Westbourne, West Sussex

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Westbourne church.JPG
St John the Baptist Church
Westbourne is located in West Sussex
Location within West Sussex
Area7.47 km2 (2.88 sq mi) [1]
Population2,309 [2] 2011 Census
• Density286/km2 (740/sq mi)
OS grid referenceSU756074
• London56 miles (90 km) NE
Civil parish
  • Westbourne
Shire county
Sovereign stateUnited Kingdom
Postcode districtPO10
Dialling code01243
FireWest Sussex
AmbulanceSouth East Coast
UK Parliament
List of places
West Sussex
50°51′41″N 0°55′35″W / 50.8614°N 0.9263°W / 50.8614; -0.9263Coordinates: 50°51′41″N 0°55′35″W / 50.8614°N 0.9263°W / 50.8614; -0.9263

Westbourne is a village, civil parish and electoral ward in the Chichester District of West Sussex, England. It is located 0.5 miles (0.80 km) north east of Emsworth. The parish includes the hamlets of Woodmancote and Aldsworth, and once included the settlements of Southbourne and Prinsted to the south. The village stands on the River Ems, a small river flowing into Chichester Harbour at Emsworth. It is believed that the village takes its name from its position on the river, which traditionally marks the westernmost boundary of Sussex,[3] bourne being an archaic term for a boundary[4] as well as for a small river or brook.

The parish covers an area of 1,846 acres (747 ha). The population of the village in 2011 is 2,309, 1,656 of whom are economically active, and who live in 1,000 households.[2]

Westbourne contains 66 listed buildings some dating back to the 16th Century,[3] though written evidence of habitation can be found in the Domesday Book of 1086.[5] The medieval Church of St John the Baptist is notable for its fine yew avenue, which is apparently the oldest in England, and walled graveyard. Nicholas Levett, a native of Petworth and fellow of Balliol College, Oxford, was longtime minister of St John the Baptist. He was buried in Beckley, Oxfordshire, in 1687.[6]

Commonside forms the northern edge of the village of Westbourne. This area is centred on a village pub called the Cricketers which is located near the village cricket pitch. There are two other public houses, the White Horse and the Stag's Head, both in The Square, at the centre of the oldest part of the village. Until 2010, a third pub called the Good Intent was open in North Street, but this has now closed and has been converted to a private home.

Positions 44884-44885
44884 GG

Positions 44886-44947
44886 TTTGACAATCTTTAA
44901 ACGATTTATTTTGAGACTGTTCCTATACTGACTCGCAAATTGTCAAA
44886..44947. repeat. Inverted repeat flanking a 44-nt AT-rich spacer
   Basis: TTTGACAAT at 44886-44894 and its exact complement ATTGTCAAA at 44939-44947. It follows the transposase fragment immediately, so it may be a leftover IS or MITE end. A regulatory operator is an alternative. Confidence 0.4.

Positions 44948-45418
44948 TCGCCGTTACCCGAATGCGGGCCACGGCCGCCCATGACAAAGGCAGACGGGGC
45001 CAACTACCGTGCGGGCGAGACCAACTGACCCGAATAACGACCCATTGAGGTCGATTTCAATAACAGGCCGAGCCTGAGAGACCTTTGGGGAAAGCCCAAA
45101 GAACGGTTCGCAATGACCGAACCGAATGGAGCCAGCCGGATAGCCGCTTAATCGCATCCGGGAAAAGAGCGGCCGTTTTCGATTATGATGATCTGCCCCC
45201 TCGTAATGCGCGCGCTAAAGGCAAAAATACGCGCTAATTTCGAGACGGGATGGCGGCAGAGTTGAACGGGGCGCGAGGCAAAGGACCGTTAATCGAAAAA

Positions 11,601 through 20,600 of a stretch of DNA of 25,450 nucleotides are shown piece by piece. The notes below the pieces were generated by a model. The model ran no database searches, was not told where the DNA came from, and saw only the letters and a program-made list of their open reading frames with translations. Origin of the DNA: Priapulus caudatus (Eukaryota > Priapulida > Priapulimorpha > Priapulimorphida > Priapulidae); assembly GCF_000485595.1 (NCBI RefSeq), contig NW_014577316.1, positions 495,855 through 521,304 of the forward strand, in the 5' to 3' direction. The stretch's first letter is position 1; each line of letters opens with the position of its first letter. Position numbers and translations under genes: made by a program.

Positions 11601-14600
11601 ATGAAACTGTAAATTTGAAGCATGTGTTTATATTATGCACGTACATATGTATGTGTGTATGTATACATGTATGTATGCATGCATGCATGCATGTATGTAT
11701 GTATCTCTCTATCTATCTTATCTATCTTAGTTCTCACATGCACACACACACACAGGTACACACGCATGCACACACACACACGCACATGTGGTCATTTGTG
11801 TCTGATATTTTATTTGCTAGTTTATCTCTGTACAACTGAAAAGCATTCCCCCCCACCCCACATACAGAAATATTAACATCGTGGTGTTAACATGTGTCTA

As of April 2011, the north-eastern and eastern edges of the village now form boundaries with the newly designated South Downs National Park.

Westbourne is part of the Chichester constituency, a safe Conservative seat since 1924. The District Councillor is Mark Dunn, who won a by-election in Autumn 2013, when Maureen Elliot stood down due to ill health.

Notable residents[edit]


  1. ^ "2001 Census: West Sussex – Population by Parish" (PDF). West Sussex County Council. Archived from the original (PDF) on 8 June 2011. Retrieved 25 May 2009.
  2. ^ a b content
  3. ^ a b About Westbourne - Westbourne Village Website
  4. ^ Wiktionary entry on 'bourne'
  5. ^ National Archives Record from the Domesday Book
  6. ^ Alumni Oxoniensis: The Members of the University of Oxford, 1500-1714 : Their Parentage, Birthplace, and Year of Birth, with a Record of Their Degrees: Being the Matriculation Register of the University, University of Oxford, Joseph Foster, University of Oxford, Published by Parker, 1891
  7. ^ "Player profile: George Sparkes". CricketArchive. Retrieved 14 November 2011.
  8. ^ "Astronaut profile: Tim Peake". ESA website.

Further reading[edit]

Roch, Lucinda and Toms, Matthew (2005) The Westbourne Story, Emsworth: Kenneth Mason Publications, p. 192, ISBN 0-85937-404-1

External links[edit]